“I think I just want to go home.”
I recently admitted this to a dear friend after letting the words rattle around in my heart for some time.
The truth is, I think I’ve wanted to go home for a while.
Montana beckoned to me loudly last summer, but it never quite worked to get there. The one apartment I was able to get approved for (because people didn’t call me back or weren’t renting to out-of-staters during the pandemic) got swiped out from under me when someone else put a deposit down first.
Then, right as I reconnected with my ex and ventured into round two of that, the rental apps went silent in the area where I was looking.
So, I stayed in Colorado and moved down the street to a less expensive place.
I threw myself into my relationship to try and make it work, but even when things with us were good (we ultimately broke up again), I didn’t want to be in the valley anymore. It continued to feel stagnant and tired to me like it was no longer my home, yet I had no idea where I was supposed to go.
Knowing that Colorado is no longer home and being free to move wherever I want, I naturally assumed I’d try for Montana again.
After all, I love the Rocky Mountains, and I’m craving more precipitation, cooler temps, and wide-open spaces.
So imagine my surprise when the trip I planned to scope out Montana this month started feeling less and less exciting. Every time I thought about it, it made me feel the same way Colorado does: stagnant, void of energy, misaligned.
It didn’t have the sparkle, energy, or luster that it did before. ????????♀️
Talking through it out loud for the first time, it became clear.
“There’s so much that’s magical about New Mexico,” I shared with my friend. “The desert. The rich culture and spiritual energy. The colors and textures. The stucco houses, the food, the attitude. Colorado and Montana feel flat to me now.”
“I think there’s something to going home,” my friend said with a gentle knowing, “it’s a chance to reclaim old parts of ourselves that we’ve lost.”
Her wisdom hit me like a ton of bricks.
I love a lot about Colorado.
But goodness if it doesn’t feel bland to me here.
It’s very white and has started feeling quite “full of itself,” something other Coloradans looking to move have also reflected as their reason for leaving.
There’s culture, but you have to really go looking for it. It’s not front and center or woven into the fabric of everything around you like New Mexico.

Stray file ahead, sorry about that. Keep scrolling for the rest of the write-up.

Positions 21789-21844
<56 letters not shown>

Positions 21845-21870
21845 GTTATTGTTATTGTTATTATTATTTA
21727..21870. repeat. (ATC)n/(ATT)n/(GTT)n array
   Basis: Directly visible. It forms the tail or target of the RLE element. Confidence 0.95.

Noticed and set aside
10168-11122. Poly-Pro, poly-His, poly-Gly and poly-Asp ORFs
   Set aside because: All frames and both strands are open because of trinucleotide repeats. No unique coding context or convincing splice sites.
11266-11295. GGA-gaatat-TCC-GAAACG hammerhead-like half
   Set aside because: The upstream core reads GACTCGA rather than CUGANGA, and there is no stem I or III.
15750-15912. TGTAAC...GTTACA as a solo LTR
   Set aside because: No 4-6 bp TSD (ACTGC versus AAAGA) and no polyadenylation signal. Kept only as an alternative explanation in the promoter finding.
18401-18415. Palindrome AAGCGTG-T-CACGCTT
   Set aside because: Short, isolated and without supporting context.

And honestly, I’m tired of it.
I miss the magic of The Land of Enchantment, something I didn’t fully appreciate when I was growing up there. It wasn’t until a big corporation moved into Albuquerque when I was in high school that the city really began to grow. Before that, it wasn’t a fun place to be for a teenager. Everything closed at 9pm, there wasn’t anything to do but get into trouble, and it was dusty and dry.
But every time I’ve visited since moving away, I’ve felt more and more of the magic I missed while I was there. And it’s been so fun to see the city come to life over the years. (I’m totally that old person that drives around and says, “wow, I remember when that was just an ugly ol’ sand dune!” ????)
I lived in Colorado for about six years before moving to Hawaii, and I’ve been back for just over eight now.
And in the time that I’ve been back, I experienced more than my fair share of loss, trauma, and transition.
I went into survival mode, dealt with endless health issues, and lost so much of what I’d built along with any sense of security I had. Much of what I did to re-stabilize myself and my life still seemed to land me in relationships and positions that drained the life out of me slowly, even as I was reawakening in other areas.
I moved to this mountain valley in 2018 to reset… but when I got here, I started doing heaps of regular work for one of my clients that didn’t light me up, then jumped right into a relationship with the first man I met.